Your track “Awake” is a solid techno tune that’s perfect for those drives deep into the desert. What was the production process like on this release, can you walk us through what goes on in your mind when you’re starting a fresh project?
Most of 2019 I spent on the road, running lasers in different countries at different festivals. Probably spent more time living in the airport lounges than I did in San Diego for sure. So finding time for the studio was really tough. It was actually in airport lounges, hotel rooms, and on the various flights I took where I found time to produce.
I first started putting “Awake” together in Hong Kong last November. In my mind, I was still fresh off the Playa, my mind resonating with the epic sunrise sets on the Mayan Warrior from Damian Lazarus and DJ Tennis. These experiences, sounds, and memories swim around my head constantly. I guess what really drives a great deal of my music/laser production and engineering is setting. I’m always thinking about how the track I’m creating will apply to the venue (setting) it’s meant or would be killer for. That’s why the album art for “Awake” is a picture I took at sunrise last year on the Playa. Can’t wait to play it in the dust one day!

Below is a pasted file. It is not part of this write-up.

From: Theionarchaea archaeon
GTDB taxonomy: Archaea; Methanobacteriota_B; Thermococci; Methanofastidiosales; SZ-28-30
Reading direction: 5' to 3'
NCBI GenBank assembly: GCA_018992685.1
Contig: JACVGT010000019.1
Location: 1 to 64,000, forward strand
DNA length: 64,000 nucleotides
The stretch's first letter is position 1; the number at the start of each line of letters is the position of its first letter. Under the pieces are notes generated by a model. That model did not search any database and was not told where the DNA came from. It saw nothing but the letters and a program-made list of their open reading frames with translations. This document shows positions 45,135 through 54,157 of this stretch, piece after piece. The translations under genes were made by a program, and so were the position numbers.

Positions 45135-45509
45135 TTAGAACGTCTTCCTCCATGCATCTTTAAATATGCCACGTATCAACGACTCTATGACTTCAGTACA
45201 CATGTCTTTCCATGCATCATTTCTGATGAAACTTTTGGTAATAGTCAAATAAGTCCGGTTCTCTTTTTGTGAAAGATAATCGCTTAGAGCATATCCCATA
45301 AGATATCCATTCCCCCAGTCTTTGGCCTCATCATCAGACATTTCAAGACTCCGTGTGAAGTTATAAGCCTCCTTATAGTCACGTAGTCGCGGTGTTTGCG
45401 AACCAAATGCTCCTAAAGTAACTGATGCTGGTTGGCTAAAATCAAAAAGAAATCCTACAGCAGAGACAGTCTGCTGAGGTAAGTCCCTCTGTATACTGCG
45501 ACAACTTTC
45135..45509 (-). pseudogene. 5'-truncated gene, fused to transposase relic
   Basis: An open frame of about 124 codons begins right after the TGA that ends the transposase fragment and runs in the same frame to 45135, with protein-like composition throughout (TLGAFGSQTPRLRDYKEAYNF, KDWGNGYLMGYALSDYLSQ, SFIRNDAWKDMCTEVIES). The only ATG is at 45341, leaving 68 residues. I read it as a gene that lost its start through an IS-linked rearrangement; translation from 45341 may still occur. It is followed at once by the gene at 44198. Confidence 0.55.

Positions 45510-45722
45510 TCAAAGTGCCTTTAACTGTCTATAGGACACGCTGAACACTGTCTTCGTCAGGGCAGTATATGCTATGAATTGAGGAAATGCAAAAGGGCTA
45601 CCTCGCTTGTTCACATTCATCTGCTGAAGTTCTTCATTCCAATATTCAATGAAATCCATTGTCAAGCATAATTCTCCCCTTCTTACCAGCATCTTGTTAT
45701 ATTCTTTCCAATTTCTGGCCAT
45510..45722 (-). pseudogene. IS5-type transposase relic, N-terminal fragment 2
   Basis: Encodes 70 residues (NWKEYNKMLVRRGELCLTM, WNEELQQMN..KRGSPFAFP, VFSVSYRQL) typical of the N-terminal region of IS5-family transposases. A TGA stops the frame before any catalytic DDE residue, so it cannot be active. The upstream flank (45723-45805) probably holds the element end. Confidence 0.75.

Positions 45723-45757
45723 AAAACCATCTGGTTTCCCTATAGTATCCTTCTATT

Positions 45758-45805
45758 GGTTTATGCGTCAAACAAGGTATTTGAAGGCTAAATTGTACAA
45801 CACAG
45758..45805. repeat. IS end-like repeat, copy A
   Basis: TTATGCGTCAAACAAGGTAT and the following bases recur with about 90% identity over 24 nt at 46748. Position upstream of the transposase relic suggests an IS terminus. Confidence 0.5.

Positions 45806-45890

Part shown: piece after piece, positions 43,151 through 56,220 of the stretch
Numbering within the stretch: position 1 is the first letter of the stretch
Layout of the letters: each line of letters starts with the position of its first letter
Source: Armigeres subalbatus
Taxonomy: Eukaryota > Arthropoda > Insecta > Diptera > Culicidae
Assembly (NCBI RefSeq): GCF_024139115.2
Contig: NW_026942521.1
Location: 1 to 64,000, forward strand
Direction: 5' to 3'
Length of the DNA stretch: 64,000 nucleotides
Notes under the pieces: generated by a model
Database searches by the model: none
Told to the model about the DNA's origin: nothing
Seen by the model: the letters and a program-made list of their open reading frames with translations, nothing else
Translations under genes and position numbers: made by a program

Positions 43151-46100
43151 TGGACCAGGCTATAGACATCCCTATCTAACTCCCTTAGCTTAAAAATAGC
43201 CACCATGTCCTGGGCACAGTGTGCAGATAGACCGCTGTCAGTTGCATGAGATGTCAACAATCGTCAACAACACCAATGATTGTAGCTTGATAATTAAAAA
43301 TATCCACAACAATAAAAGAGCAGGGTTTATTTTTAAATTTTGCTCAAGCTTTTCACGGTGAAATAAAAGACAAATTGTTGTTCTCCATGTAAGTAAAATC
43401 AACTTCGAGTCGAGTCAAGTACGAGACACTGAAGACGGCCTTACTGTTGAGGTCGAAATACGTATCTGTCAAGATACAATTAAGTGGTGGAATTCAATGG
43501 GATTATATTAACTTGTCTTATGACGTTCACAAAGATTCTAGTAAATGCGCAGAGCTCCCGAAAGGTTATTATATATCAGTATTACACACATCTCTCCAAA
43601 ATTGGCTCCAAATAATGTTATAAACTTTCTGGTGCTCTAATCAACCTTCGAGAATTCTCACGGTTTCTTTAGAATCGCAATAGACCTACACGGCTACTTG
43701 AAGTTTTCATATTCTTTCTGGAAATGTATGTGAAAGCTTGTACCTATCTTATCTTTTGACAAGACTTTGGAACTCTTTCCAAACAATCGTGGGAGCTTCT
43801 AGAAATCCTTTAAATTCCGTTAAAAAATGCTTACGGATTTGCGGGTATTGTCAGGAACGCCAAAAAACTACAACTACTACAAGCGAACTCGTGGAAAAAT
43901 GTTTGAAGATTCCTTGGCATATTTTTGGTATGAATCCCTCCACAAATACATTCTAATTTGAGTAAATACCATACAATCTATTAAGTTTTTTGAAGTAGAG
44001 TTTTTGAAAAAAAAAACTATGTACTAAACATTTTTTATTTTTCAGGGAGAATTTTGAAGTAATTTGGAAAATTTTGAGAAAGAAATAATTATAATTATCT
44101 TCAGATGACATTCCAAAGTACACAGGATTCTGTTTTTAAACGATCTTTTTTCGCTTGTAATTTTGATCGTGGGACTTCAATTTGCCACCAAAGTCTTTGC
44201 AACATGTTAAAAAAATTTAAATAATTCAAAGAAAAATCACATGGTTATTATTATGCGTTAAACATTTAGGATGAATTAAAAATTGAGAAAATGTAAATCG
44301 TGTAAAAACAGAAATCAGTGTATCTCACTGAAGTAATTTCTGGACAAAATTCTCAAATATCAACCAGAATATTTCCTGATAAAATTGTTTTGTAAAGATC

We’ve really been digging your collaborations with Memo Rex as well like “Good With That” which dropped on his album Ominous. How did that relationship first form and what’s the synergy like when you guys get into the studio together?
Man, Memo is like….the Wiseman, the Sage, the Guru. He can take whatever idea you have and manifest it sonically. It’s truly something to behold. I met Memo through the scene on several different occasions but really chatted with him extensively at the Peninsula Stage one sunrise at Genius Loci in 2019. [We] started to talk about music and then made a plan to sit down and collaborate.